by Octavius Winslow
The Word of God must ever be transcendently precious to the believer. The Bible is, from its commencement to its close, a record of the Lord Jesus. Around Him the divine and glorious Word centers; all its wondrous types, prophecies, and facts gather. His Promise and Foreshadowing, His holy Incarnation, Nativity, and Baptism, His Obedience and Passion, His Death, Burial, and Resurrection, His Ascension to heaven, His Second Coming to judge the world, are the grand and touching, the sublime and tender, the priceless and precious truths interwoven with the whole texture of the Bible, to which the Two Witnesses of Revelation, the Old and the New Testaments bear their harmonious and solemn testimony.
Beloved, let this be the one and chief object in your study of the Bible- the knowledge of Jesus.
The Bible is not a history, a book of science, or a poem; it is a record of Christ. Study it to know more of Him, His nature, His love, His work. With the magnanimous Paul, "count all things but loss for the excellency of the knowledge of Christ Jesus your Lord."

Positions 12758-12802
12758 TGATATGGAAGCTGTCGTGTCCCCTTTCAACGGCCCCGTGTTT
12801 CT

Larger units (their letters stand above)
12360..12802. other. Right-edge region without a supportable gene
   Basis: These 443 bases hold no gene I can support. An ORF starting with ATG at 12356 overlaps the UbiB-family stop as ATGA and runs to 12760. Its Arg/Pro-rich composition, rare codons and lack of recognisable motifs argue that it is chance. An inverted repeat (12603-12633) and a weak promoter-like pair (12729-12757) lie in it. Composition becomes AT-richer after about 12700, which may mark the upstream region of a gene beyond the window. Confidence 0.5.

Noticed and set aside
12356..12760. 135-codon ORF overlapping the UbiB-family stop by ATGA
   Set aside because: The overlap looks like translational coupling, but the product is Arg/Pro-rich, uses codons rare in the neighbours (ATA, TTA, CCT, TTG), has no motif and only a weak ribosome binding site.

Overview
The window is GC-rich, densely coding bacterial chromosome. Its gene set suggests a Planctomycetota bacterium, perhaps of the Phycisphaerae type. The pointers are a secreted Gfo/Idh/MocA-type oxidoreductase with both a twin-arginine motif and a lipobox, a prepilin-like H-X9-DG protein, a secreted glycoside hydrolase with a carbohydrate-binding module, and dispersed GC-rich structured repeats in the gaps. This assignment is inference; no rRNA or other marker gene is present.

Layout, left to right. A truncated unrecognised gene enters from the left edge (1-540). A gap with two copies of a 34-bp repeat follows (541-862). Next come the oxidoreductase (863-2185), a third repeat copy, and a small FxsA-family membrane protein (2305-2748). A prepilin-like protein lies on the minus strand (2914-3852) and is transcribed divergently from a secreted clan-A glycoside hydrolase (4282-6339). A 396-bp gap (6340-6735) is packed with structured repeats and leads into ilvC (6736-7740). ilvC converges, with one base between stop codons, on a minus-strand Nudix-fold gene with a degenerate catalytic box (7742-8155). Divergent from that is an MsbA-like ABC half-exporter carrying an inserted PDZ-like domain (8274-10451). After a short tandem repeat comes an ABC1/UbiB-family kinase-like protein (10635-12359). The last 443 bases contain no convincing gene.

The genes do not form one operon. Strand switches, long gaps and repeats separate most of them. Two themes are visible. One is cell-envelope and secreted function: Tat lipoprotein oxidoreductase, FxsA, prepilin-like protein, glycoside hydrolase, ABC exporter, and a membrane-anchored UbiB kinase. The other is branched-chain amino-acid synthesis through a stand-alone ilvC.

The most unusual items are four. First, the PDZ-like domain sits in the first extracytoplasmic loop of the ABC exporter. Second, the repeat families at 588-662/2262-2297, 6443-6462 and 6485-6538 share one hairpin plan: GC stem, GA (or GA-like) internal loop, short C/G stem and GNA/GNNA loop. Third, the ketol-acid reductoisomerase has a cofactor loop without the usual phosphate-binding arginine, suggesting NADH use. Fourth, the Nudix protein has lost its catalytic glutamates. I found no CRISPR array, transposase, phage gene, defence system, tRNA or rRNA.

Then will God's Word become increasingly precious to your soul, and its truths unfold.
In every page you will, trace the history of Jesus, see the glory of Jesus, admire the work of Jesus, learn the love of Jesus, and hear the voice of Jesus.
The whole volume will be redolent of His name, and luminous with His beauty.
Oh, what is the Bible to us apart from its revelation of a Savior! Is there not great danger of studying it merely intellectually and scientifically, of reveling among its literary beauties and its grandeur, blind to its true value, and without any desire to know that precious Savior who died for sinners, that Divine Redeemer who purchased the ransom of His Church with His own blood; that Friend who
loves us; that Brother who sympathizes with us, that enthroned High Priest who intercedes for us within the veil? Do we study the "Word of Christ" spiritually and honestly, as those whose souls hunger and thirst for this the bread and water of life?
Do we search it diligently and earnestly as for hidden treasure; treasure beyond all price? Can we say with David, "O how love I your law! it is my meditation all the day."
Do we read it with a child like mind, receive it with a believing heart, bow to its teaching with reverence of soul, and receive its decisions in all questions of faith and practice as decisive and ultimate?
In a word, do we search the Scriptures humbly, prayerfully, depending upon the guidance of the Spirit, to find Jesus in them?
Of these Scriptures He is the Alpha and the Omega, the substance, the sweetness, the glory, the one, precious, all absorbing theme.
Yes, Lord! Your word is precious to our souls, because it reveals to us Your glory, and tells us of Your love!
From "The Precious Things of God", available in the free eBook "The Works of Octavius Winslow" by Octavius Winslow